Workshop Served as Jump Start For Course Redesign CREW

For Dr. Hamid Fonooni an interest in ergonomics meshed with the principles of Universal Design, and an interest in enhancing the student experience led to embracing the concept of Universal Design for Learning.

So when a group of ECU faculty members returned to campus after a course redesign workshop with their colleagues at Appalachian State, he was well poised to serve as a champion for UDL on the newly formed Course ReDesign CREW.

Joining him on the team are faculty members Rosa Alvarez-Bell, Tara Gallien, Jane Manner, Borim Song, Anne Spuches, Heidi Bonner, Dorothy Muller, Director of the Office for Faculty Excellence, and Joseph Conrad from the University IRB office. Graduate students Carrie Baumgarner and Heather Mills are assisting the faculty. 

“These are all individuals genuinely interested in a better method of education,” Fonooni said, “and UDL came into their professional lives at the right time.”

For Dr. Tara Gallien, assistant professor of health education and promotion, the UDL knowledge reinforced a course redesign effort she had already begun with colleague Essie Torres, also an assistant professor in the department. They had begun using a series of PBS videos on social determinants of health in their health disparities class. “We were flipping the classroom without even knowing we were flipping it,” Gallien said, describing the redesign she has adopted.

Gallien said her students watch the videos before coming to class, and she uses class time to engage them with thought-provoking discussion questions in small groups. “I saw a huge change in engagement and critical thinking,” she said.

The basic concept of a flipped classroom is to push activities that a student can complete on his or her own to prepare for class (e.g. listening to a recorded lecture or watching a video) outside classroom time. This reserves in-class time for activities that engage students in the material through a variety of active learning strategies.

Drs. Heidi Bonner and Rosa Alvarez-Bell are also using flipped classroom techniques. Bonner has welcomed the focus on UDL and the CREW support since she was trained as a criminal justice researcher rather than as an educator. Bonner has also authored a College STAR module, The Flipped Classroom, which provides an overview of the flipped classroom design, and provides detail on the many ways traditional classrooms can be flipped to provide greater student engagement.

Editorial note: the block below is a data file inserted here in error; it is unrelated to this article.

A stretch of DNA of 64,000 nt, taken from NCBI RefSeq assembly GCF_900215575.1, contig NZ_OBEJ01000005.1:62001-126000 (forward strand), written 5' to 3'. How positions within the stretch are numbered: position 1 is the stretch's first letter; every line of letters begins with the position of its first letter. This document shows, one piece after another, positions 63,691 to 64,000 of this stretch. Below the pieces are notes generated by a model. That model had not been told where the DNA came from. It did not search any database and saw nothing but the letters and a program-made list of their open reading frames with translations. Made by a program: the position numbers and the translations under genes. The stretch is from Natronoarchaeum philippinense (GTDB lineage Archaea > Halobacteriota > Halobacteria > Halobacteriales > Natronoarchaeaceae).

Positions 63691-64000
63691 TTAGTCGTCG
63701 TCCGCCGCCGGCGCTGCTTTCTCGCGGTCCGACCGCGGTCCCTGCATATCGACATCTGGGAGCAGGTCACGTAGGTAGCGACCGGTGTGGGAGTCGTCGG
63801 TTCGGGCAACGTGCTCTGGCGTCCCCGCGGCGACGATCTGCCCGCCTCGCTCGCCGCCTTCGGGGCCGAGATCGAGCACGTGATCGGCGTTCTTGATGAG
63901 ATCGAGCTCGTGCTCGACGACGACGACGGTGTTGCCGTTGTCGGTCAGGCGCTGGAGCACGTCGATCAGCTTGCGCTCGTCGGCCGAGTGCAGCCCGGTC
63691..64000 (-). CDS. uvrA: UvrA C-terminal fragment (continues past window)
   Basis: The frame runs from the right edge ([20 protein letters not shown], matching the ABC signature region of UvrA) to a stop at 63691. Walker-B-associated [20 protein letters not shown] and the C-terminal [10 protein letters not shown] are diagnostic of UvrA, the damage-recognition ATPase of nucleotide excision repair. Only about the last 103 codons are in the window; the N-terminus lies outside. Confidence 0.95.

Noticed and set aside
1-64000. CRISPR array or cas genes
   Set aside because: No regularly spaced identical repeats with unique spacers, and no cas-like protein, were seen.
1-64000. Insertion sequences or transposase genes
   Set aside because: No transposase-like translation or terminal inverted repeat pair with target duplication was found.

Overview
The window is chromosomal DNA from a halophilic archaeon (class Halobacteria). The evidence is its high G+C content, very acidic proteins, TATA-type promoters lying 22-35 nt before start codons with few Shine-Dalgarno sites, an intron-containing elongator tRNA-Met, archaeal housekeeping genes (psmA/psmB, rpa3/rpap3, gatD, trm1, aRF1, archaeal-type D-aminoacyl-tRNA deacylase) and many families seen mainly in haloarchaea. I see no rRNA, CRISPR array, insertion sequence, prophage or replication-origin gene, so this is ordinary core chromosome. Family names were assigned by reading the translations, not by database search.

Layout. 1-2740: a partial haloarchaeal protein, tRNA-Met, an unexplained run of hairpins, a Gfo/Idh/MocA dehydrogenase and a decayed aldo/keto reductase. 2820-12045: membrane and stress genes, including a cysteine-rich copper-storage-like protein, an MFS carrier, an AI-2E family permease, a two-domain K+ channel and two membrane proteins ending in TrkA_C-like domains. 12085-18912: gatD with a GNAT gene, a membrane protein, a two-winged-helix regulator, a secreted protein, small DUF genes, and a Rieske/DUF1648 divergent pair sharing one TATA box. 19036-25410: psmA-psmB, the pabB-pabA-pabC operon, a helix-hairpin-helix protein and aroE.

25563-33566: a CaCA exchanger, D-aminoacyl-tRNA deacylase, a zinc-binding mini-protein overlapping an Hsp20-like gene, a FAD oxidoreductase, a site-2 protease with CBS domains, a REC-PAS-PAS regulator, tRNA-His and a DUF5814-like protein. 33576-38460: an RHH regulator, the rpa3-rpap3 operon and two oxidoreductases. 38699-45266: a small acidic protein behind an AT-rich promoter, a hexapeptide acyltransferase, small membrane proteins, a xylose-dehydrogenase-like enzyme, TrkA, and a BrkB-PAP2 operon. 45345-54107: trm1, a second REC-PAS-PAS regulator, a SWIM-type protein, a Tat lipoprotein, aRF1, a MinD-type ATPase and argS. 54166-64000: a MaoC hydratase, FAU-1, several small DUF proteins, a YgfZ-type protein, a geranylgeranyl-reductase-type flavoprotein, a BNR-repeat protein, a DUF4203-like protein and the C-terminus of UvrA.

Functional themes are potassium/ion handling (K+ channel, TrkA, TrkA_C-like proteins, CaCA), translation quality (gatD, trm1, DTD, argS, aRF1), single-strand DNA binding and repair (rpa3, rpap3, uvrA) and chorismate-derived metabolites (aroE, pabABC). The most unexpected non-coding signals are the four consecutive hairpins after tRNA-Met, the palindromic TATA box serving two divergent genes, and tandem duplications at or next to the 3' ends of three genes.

Alvarez-Bell uses videos from a variety of different sources to explain basic concepts in chemistry. “My voice can be monotonous,” she said, “and I like the ability to walk around helping small work groups on problems, rather than lecturing.

“It is a new way for students to interact with course content and every time we meet I can know whether they understand something or not,” she continued.

Alvarez-Bell was pleased when her General Chemistry II class scored 4 points higher than the University average on a standardized, comprehensive final chemistry exam (a significantly different finding). This fall she was awarded a UNC System grant for over $30,000 to continue her work in a study entitled “Expanding the Reach and Impact of Technology-Enhanced Course Redesign.”

All the faculty members on the CREW indicated they have benefitted from the moral support and ideas they get from each other. Conrad joined the group when they took on the challenge of quantifying the impact of their efforts. Fonooni designed a pre and post survey using UDL indicators that was administered in classes taught by himself, Bell, Gallien and Bonner. They are currently in the process of analyzing the data.

Maintaining an active and motivated CREW, however, can be challenging given all the demands on faculty. The redesigns are well underway. Now they want to evaluate the success of their efforts. Although the Course ReDesign CREW got off to a good start in the spring and summer, momentum slowed somewhat in the fall semester. Team members, however, are full of ideas for re-energizing their group during spring semester. They would like to revamp and pilot their survey questions and continue their efforts to measure the impact of course redesign on student learning and engagement. 

OFE Director Muller reminds them that their redesigns with increased active learning and student engagement are accomplishments of which they can be proud. Documenting student learning with data collection and analysis will allow them to share their work with a larger audience, she said, but their students are already profiting from their hard work.